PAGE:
In any shooter I play my strategy is simple; always pick the weapon with the longest range you can find, sit in a corner of the map where no-one can see you, and start picking people off while chortling manically. You'd think then that Rebellion's Sniper Elite series would be the perfect fit for me. As it turns out, that's not really been the case. Despite some admittedly satisfying sniper mechanics and an admirable dedication to over the top gore, previous entries have left me rather cold, lacking the supporting framework and polish necessary to elevate a solid sniping system into anything more than a gimmick. Enter Sniper Elite 3, a far more rounded and confident experience that, while still not perfect, marks a big leap forward for the franchise.
The first thing you notice is the presentation. Clean, crisp menus with a simple and attractive style set against a colourful African backdrop that is immediately more striking than the familiar drab palette of the previous games. It's surprising just how much the new setting does to make SE3
feel refreshingly new. The polish stretches to the attractive in-game graphics, with Rebellion's reworked in-house Asura engine and an excellent lighting system rendering vibrant locations in impressive detail. It's not a Crysis-
style monster of a game, and most medium to high PCs will have little trouble handling it, but SE3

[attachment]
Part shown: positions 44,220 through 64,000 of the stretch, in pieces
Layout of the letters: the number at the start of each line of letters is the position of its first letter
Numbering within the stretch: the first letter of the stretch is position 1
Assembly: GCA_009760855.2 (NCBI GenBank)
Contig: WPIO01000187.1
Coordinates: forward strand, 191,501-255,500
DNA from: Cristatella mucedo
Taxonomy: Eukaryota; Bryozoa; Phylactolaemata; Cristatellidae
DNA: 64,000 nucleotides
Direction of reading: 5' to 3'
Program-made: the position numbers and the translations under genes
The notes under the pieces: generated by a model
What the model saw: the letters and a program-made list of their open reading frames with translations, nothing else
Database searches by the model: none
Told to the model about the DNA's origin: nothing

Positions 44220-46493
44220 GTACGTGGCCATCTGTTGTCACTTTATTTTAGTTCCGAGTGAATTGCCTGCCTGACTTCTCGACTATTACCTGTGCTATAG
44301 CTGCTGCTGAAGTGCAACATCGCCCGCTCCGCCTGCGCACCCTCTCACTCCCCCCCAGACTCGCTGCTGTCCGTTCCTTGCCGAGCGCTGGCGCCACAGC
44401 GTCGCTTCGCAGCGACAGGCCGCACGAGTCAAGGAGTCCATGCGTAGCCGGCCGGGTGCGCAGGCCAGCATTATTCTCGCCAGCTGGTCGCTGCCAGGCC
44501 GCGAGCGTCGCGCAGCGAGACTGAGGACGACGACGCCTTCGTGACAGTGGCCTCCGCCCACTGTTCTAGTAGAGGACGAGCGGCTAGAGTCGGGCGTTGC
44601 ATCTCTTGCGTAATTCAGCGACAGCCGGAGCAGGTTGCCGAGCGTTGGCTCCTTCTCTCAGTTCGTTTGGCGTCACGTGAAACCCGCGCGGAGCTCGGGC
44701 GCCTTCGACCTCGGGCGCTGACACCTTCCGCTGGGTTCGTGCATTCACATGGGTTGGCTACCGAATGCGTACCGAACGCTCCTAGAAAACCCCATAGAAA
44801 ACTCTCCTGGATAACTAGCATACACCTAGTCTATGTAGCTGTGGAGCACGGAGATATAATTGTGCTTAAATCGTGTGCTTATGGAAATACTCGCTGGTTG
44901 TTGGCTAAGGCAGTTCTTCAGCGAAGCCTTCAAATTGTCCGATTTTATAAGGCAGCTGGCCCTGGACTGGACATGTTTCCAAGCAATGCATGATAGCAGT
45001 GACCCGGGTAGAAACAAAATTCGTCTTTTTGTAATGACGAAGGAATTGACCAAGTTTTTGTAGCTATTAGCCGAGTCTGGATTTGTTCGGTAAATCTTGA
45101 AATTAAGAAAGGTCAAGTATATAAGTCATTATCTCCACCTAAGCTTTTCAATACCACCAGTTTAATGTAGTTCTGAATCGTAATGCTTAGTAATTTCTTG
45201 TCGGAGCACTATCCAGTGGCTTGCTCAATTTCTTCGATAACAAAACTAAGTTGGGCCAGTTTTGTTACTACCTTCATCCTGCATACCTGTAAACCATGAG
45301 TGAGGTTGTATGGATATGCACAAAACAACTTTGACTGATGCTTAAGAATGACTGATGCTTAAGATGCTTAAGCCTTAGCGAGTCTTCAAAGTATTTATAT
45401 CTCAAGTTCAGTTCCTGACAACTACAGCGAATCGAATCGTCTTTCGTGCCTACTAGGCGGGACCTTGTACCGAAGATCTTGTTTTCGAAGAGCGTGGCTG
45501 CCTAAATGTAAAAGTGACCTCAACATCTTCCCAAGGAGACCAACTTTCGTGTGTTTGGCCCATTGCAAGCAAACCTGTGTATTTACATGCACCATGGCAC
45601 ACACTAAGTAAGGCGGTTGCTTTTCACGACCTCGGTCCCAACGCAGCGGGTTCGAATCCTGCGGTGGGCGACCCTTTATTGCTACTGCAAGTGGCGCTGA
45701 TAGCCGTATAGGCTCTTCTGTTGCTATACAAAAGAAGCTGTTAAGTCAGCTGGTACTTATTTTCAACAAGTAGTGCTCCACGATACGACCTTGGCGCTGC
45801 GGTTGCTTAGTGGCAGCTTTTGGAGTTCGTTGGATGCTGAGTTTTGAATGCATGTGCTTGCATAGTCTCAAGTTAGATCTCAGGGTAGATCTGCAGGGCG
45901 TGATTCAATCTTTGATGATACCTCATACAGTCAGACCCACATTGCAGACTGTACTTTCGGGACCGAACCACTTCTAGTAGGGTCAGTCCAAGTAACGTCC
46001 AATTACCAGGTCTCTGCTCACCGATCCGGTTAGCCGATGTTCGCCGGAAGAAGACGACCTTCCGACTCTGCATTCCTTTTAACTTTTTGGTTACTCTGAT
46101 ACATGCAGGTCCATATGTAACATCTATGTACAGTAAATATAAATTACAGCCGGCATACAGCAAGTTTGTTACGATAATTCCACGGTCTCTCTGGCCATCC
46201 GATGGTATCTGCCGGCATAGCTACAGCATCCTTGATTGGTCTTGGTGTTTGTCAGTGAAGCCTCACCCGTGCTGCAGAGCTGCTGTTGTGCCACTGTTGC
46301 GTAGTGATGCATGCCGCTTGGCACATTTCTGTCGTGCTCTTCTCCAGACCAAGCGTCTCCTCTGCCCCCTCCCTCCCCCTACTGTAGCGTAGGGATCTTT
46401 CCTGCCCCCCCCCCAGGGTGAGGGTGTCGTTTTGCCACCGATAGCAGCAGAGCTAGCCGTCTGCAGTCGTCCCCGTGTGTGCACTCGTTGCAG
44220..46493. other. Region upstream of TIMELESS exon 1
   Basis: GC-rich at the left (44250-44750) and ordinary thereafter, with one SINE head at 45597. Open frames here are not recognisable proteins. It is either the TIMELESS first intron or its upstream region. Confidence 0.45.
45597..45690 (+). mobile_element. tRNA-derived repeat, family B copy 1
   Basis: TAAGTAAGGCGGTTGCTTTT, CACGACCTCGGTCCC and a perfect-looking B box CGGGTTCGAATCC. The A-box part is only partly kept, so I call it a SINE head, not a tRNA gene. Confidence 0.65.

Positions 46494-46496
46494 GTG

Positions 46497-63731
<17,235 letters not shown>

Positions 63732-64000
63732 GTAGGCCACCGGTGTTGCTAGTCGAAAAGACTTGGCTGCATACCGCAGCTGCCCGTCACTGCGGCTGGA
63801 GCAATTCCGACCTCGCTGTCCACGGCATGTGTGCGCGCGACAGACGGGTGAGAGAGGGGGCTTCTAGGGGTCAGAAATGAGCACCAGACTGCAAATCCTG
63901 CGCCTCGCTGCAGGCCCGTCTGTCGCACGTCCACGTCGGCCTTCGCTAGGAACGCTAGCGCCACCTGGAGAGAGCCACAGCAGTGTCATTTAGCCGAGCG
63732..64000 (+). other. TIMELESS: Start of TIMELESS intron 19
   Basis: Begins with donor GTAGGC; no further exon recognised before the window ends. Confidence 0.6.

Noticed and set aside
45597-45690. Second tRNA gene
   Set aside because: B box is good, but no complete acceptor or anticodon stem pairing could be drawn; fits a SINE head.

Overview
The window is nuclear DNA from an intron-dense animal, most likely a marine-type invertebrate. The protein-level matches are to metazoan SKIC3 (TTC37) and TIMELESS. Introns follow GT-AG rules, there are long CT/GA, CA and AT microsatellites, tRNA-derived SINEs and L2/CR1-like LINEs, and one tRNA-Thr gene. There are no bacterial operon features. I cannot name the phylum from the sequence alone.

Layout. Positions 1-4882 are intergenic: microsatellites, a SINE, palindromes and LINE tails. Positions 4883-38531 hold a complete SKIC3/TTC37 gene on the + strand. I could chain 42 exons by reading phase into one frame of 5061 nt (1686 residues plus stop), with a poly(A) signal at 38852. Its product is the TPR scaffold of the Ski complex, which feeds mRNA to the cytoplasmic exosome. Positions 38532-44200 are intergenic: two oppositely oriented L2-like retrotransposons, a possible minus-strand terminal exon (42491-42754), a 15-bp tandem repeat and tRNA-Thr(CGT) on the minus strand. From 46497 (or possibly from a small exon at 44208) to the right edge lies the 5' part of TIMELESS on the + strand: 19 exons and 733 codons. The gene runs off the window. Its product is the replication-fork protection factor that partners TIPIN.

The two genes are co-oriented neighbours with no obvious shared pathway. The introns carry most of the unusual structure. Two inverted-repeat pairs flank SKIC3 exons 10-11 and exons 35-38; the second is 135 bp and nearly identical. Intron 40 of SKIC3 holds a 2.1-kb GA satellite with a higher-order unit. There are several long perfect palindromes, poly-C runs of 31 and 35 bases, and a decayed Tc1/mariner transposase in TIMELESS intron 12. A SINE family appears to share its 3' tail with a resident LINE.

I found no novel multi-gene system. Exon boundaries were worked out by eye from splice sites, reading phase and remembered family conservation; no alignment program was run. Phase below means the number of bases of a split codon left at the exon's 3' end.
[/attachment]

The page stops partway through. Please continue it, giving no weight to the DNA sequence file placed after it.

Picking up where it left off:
can be very pleasant to look at.
|Vehicle kills are now slightly more complex multi-stage affairs, but remain just as entertainingly ludicrous
For the third game in the series, boring protagonist Karl Fairburne is romping about in 1940s Africa during heavy fighting between Axis and British forces. He's on the trail of a German officer with a fondness for building great big bloody tanks, and his journey takes him from the siege of Tobruk to a night-time desert oasis to a secret cliff-side research base. Don't expect anything more than the most basic story set-up. There's no relateable characters or interesting plot points here, just a steady stream of new locations to visit and new objectives to over come. The key point is simply this; set against our hero are hordes of faceless German and Italian soldiers, every single one of which has an unfortunate weakness for small lumps of metal propelled at high speeds from the muzzle of a Carcano rifle.
Polished and refined, this is the best and most satisfying sniping that Rebellion has ever crafted. All the existing features remain - breath control, heart rate, bullet drop and so on- but it all feels tighter, more responsive, with improved sound effects and a greater sense of weight. Combined with the returning kill-cam (now with added musculature!) and improved vehicle kills, sniping in SE3
is one of the most schlockily addictive guilty pleasures in gaming. You will feel sort of bad when you first shoot someone through the testicle in slow motion. Then you will do it again and again.